That was the visual presented Monday to symbolize the impact of sequestration on Durham's Early Head Start program and Operation Breakthrough. The seats at the Jim and Carolyn Hunt Child Care Resource Center represented how many students had to be eliminated from the program because of mandated federal budget cuts.
Advocates with Durham's Partnership for Children said the empty seats show missed opportunities.
"It means they're not gonna get vision screenings. They're not gonna get nutrition. They're not gonna get early learning experiences. They're not gonna get screened for disabilities or learning readiness. The list goes on," explained Melissa Mishoe with the Partnership for Children.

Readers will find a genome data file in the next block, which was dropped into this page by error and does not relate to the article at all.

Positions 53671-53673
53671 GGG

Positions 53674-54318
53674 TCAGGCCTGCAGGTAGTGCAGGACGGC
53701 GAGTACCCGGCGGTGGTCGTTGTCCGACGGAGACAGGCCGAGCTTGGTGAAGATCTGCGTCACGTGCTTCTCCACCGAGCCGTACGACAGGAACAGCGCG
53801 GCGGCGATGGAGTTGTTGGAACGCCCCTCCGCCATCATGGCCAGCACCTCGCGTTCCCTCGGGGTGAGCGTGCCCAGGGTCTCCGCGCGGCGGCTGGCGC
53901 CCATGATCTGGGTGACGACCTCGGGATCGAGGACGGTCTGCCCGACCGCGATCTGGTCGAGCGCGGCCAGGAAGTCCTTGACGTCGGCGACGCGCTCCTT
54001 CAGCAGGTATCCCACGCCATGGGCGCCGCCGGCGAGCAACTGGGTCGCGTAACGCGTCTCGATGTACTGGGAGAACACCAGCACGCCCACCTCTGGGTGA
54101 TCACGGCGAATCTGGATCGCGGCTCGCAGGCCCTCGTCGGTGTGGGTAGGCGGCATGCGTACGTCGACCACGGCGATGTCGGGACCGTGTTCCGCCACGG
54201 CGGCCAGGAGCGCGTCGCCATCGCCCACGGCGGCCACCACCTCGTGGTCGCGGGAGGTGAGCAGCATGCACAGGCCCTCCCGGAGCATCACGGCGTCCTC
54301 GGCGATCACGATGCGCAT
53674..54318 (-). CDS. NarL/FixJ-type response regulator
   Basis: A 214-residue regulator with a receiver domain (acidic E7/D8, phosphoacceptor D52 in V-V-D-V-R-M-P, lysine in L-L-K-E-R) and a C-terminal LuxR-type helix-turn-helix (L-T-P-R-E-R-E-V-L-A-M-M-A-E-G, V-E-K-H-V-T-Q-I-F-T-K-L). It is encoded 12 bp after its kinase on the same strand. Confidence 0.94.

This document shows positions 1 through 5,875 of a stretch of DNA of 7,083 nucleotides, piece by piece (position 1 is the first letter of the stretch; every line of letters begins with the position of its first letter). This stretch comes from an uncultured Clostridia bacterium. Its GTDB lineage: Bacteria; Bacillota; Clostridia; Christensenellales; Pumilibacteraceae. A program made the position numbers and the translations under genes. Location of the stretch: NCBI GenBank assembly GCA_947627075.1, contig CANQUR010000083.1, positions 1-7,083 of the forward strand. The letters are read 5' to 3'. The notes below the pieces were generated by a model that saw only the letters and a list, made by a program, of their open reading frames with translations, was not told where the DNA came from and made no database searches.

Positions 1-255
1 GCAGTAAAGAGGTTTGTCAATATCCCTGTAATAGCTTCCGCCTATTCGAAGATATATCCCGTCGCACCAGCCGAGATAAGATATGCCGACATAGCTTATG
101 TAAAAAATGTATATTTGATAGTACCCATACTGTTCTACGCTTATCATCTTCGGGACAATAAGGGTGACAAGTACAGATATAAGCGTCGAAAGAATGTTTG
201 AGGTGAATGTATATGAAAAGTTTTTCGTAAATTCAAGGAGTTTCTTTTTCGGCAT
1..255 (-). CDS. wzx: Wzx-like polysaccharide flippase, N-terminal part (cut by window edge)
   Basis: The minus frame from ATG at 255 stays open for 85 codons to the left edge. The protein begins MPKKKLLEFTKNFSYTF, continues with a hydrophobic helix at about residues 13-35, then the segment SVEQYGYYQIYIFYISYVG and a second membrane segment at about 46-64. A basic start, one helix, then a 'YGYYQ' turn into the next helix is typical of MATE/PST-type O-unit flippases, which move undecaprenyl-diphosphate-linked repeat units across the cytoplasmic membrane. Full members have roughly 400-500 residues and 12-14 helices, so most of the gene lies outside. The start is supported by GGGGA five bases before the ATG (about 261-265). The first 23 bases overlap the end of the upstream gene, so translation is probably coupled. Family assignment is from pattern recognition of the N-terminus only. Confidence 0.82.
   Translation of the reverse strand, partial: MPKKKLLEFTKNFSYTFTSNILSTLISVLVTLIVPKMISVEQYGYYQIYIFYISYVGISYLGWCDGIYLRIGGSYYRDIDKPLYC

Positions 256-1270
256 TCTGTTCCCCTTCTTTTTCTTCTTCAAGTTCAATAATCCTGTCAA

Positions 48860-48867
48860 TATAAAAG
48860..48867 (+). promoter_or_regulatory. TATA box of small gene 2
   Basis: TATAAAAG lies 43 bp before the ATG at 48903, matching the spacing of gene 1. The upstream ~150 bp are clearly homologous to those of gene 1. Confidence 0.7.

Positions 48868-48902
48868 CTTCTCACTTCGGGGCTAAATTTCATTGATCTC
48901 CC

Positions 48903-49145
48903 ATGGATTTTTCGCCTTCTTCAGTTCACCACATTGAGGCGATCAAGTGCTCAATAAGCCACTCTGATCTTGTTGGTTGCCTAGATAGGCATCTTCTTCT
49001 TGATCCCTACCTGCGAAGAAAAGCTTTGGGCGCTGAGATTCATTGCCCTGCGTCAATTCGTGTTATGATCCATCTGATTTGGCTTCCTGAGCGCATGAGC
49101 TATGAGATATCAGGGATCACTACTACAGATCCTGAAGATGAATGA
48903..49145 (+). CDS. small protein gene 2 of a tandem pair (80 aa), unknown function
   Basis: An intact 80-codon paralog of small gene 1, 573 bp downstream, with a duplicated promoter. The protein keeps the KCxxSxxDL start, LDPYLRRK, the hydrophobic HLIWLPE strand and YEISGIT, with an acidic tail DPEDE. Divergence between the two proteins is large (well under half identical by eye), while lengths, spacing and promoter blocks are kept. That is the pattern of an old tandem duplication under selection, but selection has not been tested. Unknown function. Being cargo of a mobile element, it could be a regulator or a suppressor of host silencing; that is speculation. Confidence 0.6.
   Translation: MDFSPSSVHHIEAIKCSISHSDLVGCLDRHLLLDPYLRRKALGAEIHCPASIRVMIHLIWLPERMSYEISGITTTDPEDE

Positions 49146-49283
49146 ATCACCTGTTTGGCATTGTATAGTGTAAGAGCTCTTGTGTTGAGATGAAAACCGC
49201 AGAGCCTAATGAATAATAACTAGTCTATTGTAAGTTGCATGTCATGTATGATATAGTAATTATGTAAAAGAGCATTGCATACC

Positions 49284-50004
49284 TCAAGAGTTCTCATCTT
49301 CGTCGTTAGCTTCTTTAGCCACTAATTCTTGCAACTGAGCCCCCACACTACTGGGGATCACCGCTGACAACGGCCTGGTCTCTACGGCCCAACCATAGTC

Those services and more are critical for families at risk. Last year, about a million children nationwide got help through the Head Start program. Thanks to sequestration, 57,000 places were cut this year. $400 million has been slashed from the program's $8 billion budget.
"These children will be denied the critical support they need to move on a path toward a vibrant future. Our teachers and staff are motivated and committed to serving vulnerable children, but these cuts have shaken the program to its core. We're not alone. Head Start programs nationwide are being forced to make heart-wrenching decisions that will slam shut the window of opportunity for those most in need," said Mishoe.